Thisbe Vos

 
Exclusive Fan Club Interview with Jazz Singer

Thisbe Vos

Thisbe Vos

interview from June 2012

Stefan Lang: Hi Thisbe, representing the Renee Olstead Fan Club, I’m very happy that you give us the opportunity to talk to another young singer who fell in love with Jazz, which is a rather unusual music genre for young people. When, why and how did that happen?

Thisbe Vos: You know, I grew up in Holland, and there wasn’t much jazz on the radio stations that I listened to, which was mainly oldies stations going back to the fifties. I really came across jazz by accident, like in commercials on TV, but as soon as I heard it I thought to myself “wow, this is great”, and I would try to find out more about the songs and the singers. I also started learning about jazz a little more in high school, because there was a school orchestra and there was another girl who would sing old standards on talent nights, etc. But as soon as I heard it, I knew that it was for me. I was a “jazz girl” from then on.

Stefan: Renee’s career began when she was very young, she was only 11 years old; as a Texan on her first two albums she sang country music, later she changed to Jazz. What kind of music did you start with?

Thisbe: When I was a kid, I would always sing along at home with the radio. When I was four, it was a Dutch pop singer, when I was seven it was Madonna – and I also really liked Michael Jackson. When I was seven I also took part in a Dutch singing competition for children, singing childrens’ songs. I think I was about eleven or twelve when I discovered jazz. Since then, that was pretty much my thing. I did a little bit of jazz singing in high school and when I was seventeen, I went on tour with British swing band “The Jive Aces” and that was the first time I started singing professionally.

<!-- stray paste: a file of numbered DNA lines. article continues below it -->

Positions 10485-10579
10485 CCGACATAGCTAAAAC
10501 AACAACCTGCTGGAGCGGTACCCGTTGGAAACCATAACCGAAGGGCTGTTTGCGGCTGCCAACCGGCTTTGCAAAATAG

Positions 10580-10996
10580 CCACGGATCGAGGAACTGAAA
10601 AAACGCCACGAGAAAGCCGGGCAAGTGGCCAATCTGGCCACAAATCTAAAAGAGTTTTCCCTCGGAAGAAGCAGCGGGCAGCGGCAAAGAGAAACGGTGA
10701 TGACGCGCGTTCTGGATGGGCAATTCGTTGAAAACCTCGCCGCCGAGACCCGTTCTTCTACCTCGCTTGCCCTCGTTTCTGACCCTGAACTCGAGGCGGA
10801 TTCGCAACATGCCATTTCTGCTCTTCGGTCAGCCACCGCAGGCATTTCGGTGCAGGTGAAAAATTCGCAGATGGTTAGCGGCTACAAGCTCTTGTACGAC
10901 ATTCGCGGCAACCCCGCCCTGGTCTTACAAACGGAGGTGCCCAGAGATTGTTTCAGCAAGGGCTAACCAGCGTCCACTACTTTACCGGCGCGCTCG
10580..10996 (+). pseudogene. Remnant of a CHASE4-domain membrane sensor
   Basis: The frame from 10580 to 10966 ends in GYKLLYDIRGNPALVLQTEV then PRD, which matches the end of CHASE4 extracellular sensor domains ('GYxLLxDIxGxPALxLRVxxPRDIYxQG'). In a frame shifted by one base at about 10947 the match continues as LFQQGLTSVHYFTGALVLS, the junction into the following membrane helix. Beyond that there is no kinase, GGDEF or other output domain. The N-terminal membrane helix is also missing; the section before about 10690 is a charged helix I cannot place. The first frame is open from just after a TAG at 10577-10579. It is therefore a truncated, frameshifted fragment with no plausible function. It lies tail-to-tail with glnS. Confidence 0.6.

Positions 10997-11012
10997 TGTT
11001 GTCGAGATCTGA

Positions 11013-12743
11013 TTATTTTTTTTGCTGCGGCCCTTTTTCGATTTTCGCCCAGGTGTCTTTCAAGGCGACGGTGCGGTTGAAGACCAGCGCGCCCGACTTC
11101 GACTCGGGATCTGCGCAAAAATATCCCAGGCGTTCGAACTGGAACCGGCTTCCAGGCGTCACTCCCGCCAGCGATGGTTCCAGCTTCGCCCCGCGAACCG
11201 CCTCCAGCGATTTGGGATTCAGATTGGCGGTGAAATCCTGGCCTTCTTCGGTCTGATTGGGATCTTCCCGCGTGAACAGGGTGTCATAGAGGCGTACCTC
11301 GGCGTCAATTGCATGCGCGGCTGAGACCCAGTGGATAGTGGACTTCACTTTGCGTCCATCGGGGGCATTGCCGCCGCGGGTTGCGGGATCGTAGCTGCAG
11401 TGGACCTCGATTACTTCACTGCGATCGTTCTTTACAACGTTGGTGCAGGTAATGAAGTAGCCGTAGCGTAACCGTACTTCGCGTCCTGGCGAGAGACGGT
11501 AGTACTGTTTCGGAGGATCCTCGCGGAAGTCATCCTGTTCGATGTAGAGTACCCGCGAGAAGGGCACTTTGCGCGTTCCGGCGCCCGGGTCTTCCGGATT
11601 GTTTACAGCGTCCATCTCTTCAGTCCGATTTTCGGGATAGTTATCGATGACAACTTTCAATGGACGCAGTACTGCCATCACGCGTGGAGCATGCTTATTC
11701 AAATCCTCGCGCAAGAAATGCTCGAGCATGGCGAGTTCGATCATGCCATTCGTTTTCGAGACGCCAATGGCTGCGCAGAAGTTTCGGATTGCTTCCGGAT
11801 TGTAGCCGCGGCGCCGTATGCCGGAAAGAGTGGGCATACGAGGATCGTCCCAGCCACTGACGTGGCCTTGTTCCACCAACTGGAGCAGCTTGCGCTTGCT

Stefan: Renee Olstead learned to love jazz when her best friend’s mother introduced her to the music of Ella Fitzgerald. What or who influenced you and your music?

Thisbe: I am also a great fan of Ella. I can’t remember if I heard Ella first or if it was Dinah Washington, but over the years I got to hear more and more of Ella and she is absolutely my favorite singer. Sometimes, as a teenager, when something upsetting would happen that got me into a bad mood, I would put on an Ella Fitzgerald CD and within a few minutes I would feel totally great again. That was one of the things that really got me wanting to write and sing jazz myself, I like to make uplifting music that can help you put things into perspective sometimes. I am also a great fan of Nina Simone, Dinah Washington and Peggy Lee, as well as a whole slew of past and contemporary singers like Sophie Milman, Norah Jones, and Renee Olstead of course.

Stefan: You were born in the Netherlands, you grew up and studied there. Later you moved to Los Angeles. Usually, love is the reason to leave one’s home country. 😉 Was it the love of music?

Thisbe: Yes, it was the love of music indeed. I had travelled all over the US before, when I was touring with the swing band. Years later I was back in Holland, and I decided to fulfill my dream of recording a solo traditional jazz album. After initially trying to get together with some musicians in Holland, it seemed to me that I really needed to go back to the US to find the kind of players I was looking for. It was going to be either New York or Los Angeles, and I didn’t know anyone in New York – I knew two or three people in Los Angeles. So in the end it became Los Angeles. I’ve met some great musicians here. It’s been an adventure.

Stefan: What musical education did you enjoy? They say you play the piano quite well!